Longitudinal melanonychia - Nail and Distal Digit
Alerts and Notices
SynopsisLongitudinal melanonychia describes a longitudinal band of pigment that extends from the nail matrix to the free edge of the nail. Melanonychia means "black nail." There are many causes of nail pigmentation (see Differential Diagnosis section) including skin diseases, systemic diseases, infections, trauma, medications, and pigmented lesions. While longitudinal melanonychia can have a benign etiology, it is critical to rule out acral lentiginous melanoma as a cause.
Melanocytes normally reside in the nail matrix and nail bed, though they are typically inactive in individuals of Northern European descent. In the nail matrix, if melanin production by melanocytes is greater than degradation by keratinocytes, the result is a longitudinal band. This phenomenon can be caused by melanocyte activation, melanocytic hyperplasia, lentigo simplex, melanocytic nevus, atypical melanocytic proliferations, and acral lentiginous melanoma.
Pediatric nail melanoma is extremely rare, particularly in individuals with Fitzpatrick phototypes I and II, but carries significant morbidity and mortality. The fingernails are more commonly involved than toenails. Evaluation of longitudinal melanonychia is more difficult in children than adults due to lack of clinical and histopathological guidelines. According to recent cohort studies from Asia, the majority of pediatric cases undergo regression or stagnation, and no incidence of melanoma was found in biopsied cases.
L60.8 – Other nail disorders
707196007 – Longitudinal melanonychia
Differential Diagnosis & PitfallsCauses of longitudinal melanonychia:
- Subungual melanoma / acral lentiginous melanoma – Most melanomas of the nail appear in adulthood, with a mean age of onset in the 50s-70s. Nail pigmentation is the presenting sign in two-thirds of cases, although melanoma may present with a mass lesion, invariably accompanied by nail dystrophy and nail plate ulceration. Rarely, lesions are amelanotic. Hutchinson sign, periungual pigmentation indicating the radial growth of subungual melanoma, is frequently seen. The thumb and hallux are most frequently affected.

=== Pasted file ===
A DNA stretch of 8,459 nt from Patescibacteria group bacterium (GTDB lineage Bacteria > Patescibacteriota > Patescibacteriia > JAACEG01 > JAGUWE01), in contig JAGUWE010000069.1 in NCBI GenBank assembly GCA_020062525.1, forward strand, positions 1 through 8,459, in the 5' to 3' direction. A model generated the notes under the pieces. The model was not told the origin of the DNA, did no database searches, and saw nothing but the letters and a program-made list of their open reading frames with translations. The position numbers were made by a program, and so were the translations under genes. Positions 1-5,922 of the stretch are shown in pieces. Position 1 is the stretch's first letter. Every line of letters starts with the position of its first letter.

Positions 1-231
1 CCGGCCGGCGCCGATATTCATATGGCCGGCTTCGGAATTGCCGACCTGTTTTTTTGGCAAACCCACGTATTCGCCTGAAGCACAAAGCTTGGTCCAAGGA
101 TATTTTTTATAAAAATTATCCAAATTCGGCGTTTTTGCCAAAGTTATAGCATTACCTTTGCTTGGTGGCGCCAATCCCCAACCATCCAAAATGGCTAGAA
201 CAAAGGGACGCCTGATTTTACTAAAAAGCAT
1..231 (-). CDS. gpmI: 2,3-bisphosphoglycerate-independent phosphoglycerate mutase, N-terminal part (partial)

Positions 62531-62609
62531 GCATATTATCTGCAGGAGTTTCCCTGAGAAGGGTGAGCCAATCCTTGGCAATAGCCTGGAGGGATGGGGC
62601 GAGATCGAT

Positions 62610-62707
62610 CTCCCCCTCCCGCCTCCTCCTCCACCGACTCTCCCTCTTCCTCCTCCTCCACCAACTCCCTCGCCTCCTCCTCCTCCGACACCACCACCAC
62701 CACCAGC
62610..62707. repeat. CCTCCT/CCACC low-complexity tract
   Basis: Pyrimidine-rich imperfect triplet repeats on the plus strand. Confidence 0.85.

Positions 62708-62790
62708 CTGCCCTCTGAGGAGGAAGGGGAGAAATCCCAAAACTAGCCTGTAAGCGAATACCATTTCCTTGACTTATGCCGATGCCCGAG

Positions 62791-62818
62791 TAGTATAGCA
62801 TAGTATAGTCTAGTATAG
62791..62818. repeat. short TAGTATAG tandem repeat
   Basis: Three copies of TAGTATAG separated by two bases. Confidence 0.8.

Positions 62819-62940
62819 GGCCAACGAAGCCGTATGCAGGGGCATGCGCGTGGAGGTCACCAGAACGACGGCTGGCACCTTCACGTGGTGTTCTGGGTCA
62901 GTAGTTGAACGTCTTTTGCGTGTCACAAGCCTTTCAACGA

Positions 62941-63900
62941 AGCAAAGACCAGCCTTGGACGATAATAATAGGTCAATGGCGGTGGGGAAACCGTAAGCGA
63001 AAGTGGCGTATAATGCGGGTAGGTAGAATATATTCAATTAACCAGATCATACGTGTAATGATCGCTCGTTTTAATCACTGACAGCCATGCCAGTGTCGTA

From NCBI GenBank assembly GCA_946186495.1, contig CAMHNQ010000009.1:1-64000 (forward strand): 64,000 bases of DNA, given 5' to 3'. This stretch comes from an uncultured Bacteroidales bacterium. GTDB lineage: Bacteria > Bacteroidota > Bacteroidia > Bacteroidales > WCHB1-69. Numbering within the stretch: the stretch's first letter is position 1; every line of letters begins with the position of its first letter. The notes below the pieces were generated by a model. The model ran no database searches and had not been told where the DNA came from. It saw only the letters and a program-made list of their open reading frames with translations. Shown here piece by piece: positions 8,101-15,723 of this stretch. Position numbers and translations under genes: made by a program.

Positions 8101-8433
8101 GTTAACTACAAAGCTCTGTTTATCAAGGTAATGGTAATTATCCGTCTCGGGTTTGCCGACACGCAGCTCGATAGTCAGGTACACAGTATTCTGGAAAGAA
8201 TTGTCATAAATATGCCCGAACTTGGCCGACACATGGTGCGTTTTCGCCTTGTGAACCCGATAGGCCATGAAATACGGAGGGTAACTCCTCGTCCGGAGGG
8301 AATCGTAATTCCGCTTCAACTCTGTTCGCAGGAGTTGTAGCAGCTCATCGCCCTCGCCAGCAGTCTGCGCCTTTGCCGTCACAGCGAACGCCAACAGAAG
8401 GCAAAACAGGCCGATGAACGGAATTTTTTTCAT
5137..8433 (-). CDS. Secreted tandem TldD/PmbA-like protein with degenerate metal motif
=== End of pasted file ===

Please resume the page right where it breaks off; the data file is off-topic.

- Longitudinal melanonychia is very common among those with darker skin colors, with up to 75% of Black individuals older than 20 years and nearly 100% of those older than 50 years showing longitudinal melanonychia. Nails of digits prone to trauma or those used for grasping (thumb, index, and middle fingers) are frequently affected.
- Congenital nevus / acquired nevus – Nevi cause approximately 12% of longitudinal melanonychia in adults and almost 50% of longitudinal melanonychia in children. Fingers are more commonly involved. Pseudo-Hutchinson sign (periungual pigmentation) is seen in one-third of cases.
- Subungual lentigo
- Benign nail tumors (onychopapilloma, onychomatricoma, subungual fibrous histiocytoma, verruca vulgaris, and subungual keratosis)
- Malignant nail tumors (squamous cell carcinoma, basal cell carcinoma)
- Chronic trauma-related injury (carpal tunnel syndrome, onychotillomania, onychophagia)
- Medication-induced longitudinal melanonychia (eg, zidovudine and hydroxyurea are both frequent causes of longitudinal pigment; minocycline, bleomycin, cyclophosphamide, and hydroxycarbamide have also been cited as causes of longitudinal melanonychia) (see drug-induced nail pigment)
- Infection (onychomycosis) – May present as diffuse or longitudinal melanonychia.
- Inflammatory skin diseases (psoriasis, lichen planus)
- Connective tissue diseases (systemic lupus erythematosus, localized scleroderma)
- Endocrine disorders (Addison disease, Cushing syndrome, Nelson syndrome, hyperthyroidism, acromegaly). Longitudinal melanonychia typically affects multiple fingernails and toenails. Individuals with Addison disease also show cutaneous and mucosal pigmentation.
- Nutritional disorders (protein energy malnutrition, vitamin D deficiency, vitamin B12 deficiency) and errors of metabolism (hyperbilirubinemia, alkaptonuria)
- Phototherapy, radiation (x-rays, electron beam therapy, occupational radiation exposure)
- Genetic syndromes including Laugier-Hunziker syndrome, Touraine syndrome, or Peutz-Jeghers syndrome
- Bacterial pigmentation, most commonly from Pseudomonas, Klebsiella, or Proteus, can have a greenish or grayish hue and is often located at the lateral edge of the nail.
- Subungual hematoma is often the result of trauma and is most commonly found on the medial aspect of the first toe.
- Exogenous nail pigmentation is most commonly caused by dirt, tobacco, potassium permanganate, and tar and typically does not cause a longitudinal streak. Most can easily be removed through physical means.
Drug Reaction DataBelow is a list of drugs with literature evidence indicating an adverse association with this diagnosis. The list is continually updated through ongoing research and new medication approvals. Click on Citations to sort by number of citations or click on Medication to sort the medications alphabetically.
Longitudinal melanonychia - Nail and Distal Digit